This event’s scale was smaller than “What Makes the Sky Blue”, because we thought that doing a large-scale event with the Eternals would end up being pretty bland and unimaginative. So we made it about a lot of smaller relationships, and individual dramas.
Famitsu: While we’re thinking about it – how do you decide what characters will appear in a story event?
KMR: Sometimes we build a story event around our wish to write certain kinds of stories, and sometimes build it around our wish to dig deep into the stories of certain characters.
FKHR: That’s true. The hard part is properly pacing all the characters we pick. In the general scheme of GBF, we try to insert a more comical event after 3 serious events.
And when it comes to running multiple serious events in a row, we try not to group similar stories together. For example, at the end of January 2020 we had “Spaghetti Syndrome” and February 2020 was “Seeds of Redemption”. Both were serious and dramatic rather than comedic, but the former was heavy on science fiction elements and had a big impact on the game, while the latter was a smaller stage and heavier on the personal drama. That kept them distinct from each other.
As for the story itself, we start with what theme we want first, and after that the characters who fit it come naturally. The popular and standard “Society” and “Dragon Knights” are a different case, but when it comes down to it, we pick the story first, rather than pick the characters first.
Famitsu: Will we see more events featuring rare characters in the future?
FKHR: Of course. Last year’s “No Rain, No Rainbow” was received very well. However, we can’t do the same kind of story event multiple times a year, so we’re looking at the best way to approach the next one. A lot of people expressed how happy they were, so we want to do something for them.
Famitsu: “Seeds of Redemption” and other events have had mini-games included in them. We started getting more minigames starting in summer last year – how did these come about?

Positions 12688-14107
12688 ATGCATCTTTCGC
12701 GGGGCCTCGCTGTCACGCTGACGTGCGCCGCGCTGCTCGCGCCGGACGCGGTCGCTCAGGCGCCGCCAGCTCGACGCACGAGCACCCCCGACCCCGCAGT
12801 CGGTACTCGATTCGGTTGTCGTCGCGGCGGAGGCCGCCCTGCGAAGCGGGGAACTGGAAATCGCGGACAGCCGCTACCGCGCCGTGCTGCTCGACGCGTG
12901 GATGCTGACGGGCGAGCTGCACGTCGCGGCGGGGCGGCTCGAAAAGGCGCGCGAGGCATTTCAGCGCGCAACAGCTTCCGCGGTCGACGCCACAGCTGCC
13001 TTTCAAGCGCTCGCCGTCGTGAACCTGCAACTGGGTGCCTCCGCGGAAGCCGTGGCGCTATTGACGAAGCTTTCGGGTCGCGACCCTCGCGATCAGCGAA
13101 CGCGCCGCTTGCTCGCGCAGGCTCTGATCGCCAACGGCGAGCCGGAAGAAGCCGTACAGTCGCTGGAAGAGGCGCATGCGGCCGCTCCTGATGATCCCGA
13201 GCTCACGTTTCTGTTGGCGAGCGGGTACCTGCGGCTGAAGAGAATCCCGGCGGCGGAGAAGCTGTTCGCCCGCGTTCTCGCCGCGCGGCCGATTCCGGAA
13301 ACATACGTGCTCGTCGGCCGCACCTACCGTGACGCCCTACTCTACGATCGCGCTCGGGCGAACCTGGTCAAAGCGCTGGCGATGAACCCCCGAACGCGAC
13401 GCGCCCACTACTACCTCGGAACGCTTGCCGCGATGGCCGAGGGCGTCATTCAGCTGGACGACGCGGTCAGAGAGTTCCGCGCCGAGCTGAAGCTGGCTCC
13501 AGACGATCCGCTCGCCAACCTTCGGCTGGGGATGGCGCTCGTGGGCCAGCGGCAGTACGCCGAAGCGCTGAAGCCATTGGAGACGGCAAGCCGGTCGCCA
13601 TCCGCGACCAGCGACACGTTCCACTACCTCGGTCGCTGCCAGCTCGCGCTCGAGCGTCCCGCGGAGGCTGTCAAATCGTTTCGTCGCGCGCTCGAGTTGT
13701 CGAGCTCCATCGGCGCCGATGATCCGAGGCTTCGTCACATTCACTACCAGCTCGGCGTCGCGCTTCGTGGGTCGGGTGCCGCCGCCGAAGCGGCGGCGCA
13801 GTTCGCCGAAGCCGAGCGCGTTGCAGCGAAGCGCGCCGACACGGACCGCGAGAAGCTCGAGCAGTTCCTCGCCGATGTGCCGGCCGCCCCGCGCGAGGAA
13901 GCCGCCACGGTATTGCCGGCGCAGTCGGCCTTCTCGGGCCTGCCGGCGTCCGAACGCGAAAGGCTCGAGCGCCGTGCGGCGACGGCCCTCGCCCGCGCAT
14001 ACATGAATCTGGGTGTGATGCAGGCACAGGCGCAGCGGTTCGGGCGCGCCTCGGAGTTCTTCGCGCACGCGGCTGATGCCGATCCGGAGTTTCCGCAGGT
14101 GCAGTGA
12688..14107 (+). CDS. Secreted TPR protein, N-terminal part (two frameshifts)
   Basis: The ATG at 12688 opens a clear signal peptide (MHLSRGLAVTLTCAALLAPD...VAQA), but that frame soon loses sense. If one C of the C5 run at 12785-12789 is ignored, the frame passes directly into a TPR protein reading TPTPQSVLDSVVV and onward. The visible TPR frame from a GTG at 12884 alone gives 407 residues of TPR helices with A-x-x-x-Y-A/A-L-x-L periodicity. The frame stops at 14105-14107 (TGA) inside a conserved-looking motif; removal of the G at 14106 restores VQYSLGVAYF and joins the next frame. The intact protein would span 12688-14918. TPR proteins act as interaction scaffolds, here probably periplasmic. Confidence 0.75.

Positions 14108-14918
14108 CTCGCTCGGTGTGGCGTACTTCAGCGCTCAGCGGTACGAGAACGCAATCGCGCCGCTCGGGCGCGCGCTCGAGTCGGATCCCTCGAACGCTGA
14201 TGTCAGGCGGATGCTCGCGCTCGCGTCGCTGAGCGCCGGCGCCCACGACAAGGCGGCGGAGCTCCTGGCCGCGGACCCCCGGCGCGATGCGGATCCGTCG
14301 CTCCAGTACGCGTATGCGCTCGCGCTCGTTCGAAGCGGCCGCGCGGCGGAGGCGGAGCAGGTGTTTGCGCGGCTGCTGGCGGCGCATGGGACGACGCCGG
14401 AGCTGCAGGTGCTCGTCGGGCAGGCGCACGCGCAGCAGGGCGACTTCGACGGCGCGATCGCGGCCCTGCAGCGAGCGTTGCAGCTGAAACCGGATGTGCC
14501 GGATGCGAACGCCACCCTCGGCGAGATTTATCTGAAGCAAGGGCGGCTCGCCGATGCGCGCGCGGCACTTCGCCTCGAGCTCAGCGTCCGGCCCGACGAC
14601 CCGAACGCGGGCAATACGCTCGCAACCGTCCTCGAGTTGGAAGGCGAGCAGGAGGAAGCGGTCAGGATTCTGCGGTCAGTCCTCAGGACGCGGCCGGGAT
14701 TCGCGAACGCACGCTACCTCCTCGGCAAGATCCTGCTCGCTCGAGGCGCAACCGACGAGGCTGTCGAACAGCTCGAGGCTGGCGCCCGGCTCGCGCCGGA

FKHR: I believe that story events are the stars of social games. We have one at the end of every month, with new story, new characters, and more. They create a lot of buzz, and are an entry point for a lot of players. They’re very popular.
These story events are also very newbie-friendly. Because of that, they haven’t changed very much over the years like “Rise of the Beasts” and “Unite and Fight” have.
We value players’ enjoyment of these story events, so we really don’t want to keep doing the exact same thing every month and getting bored. We made the mini-games to provide a little bit of spice to them.
Famitsu: We call them mini-games, but you seem to put a lot of effort into them. How long does it take to develop one of these?
KMR: About a month, isn’t it?
FKHR: If you count the planning and prep time, it takes about 3 months. It’s tough on our planners because they have a bunch of different projects they’re in charge of, but we treat these mini-games with all the seriousness of a regular game.
KMR: Since GBF is a browser game, we have a lot more restrictions than other games do. There are a lot of action-based mini-games in general, but as a browser game we have a problem making those happen.
The theme of year 7: “expansion in all directions”
Famitsu: Each year, we ask you what you’re focusing on for the coming year – what’s in store after the 6th anniversary?
KMR: We want to expand the game in all directions. We have a new Eternals uncap, we have the update to Arcarum, the theme of this 6th anniversary is new content in all areas.
FKHR: That includes the Battle System Version 2, as well. After 6 years, it was high time to make big and little changes to the combat system. As for new content, we have a lot of players in the mid range or slightly higher than that, so we’re planning for a lot more content aimed at that segment of the game.
KMR: All of our guides and handbooks are meant for new players, but the way that GBF is designed right now, our new players are able to advance quickly to the mid-range content.
FKHR: We want to make this a game that is easy for new players to enjoy, by making certain things easier or by toning down certain difficult things.
Going deep on the 6th anniversary announcements
Famitsu: Let’s start going deeper into the game of GBF. On the March 7th live stream, you unveiled a new level of uncap for the Eternals. A lot of fans were surprised by the announcement – what led to the decision to implement this?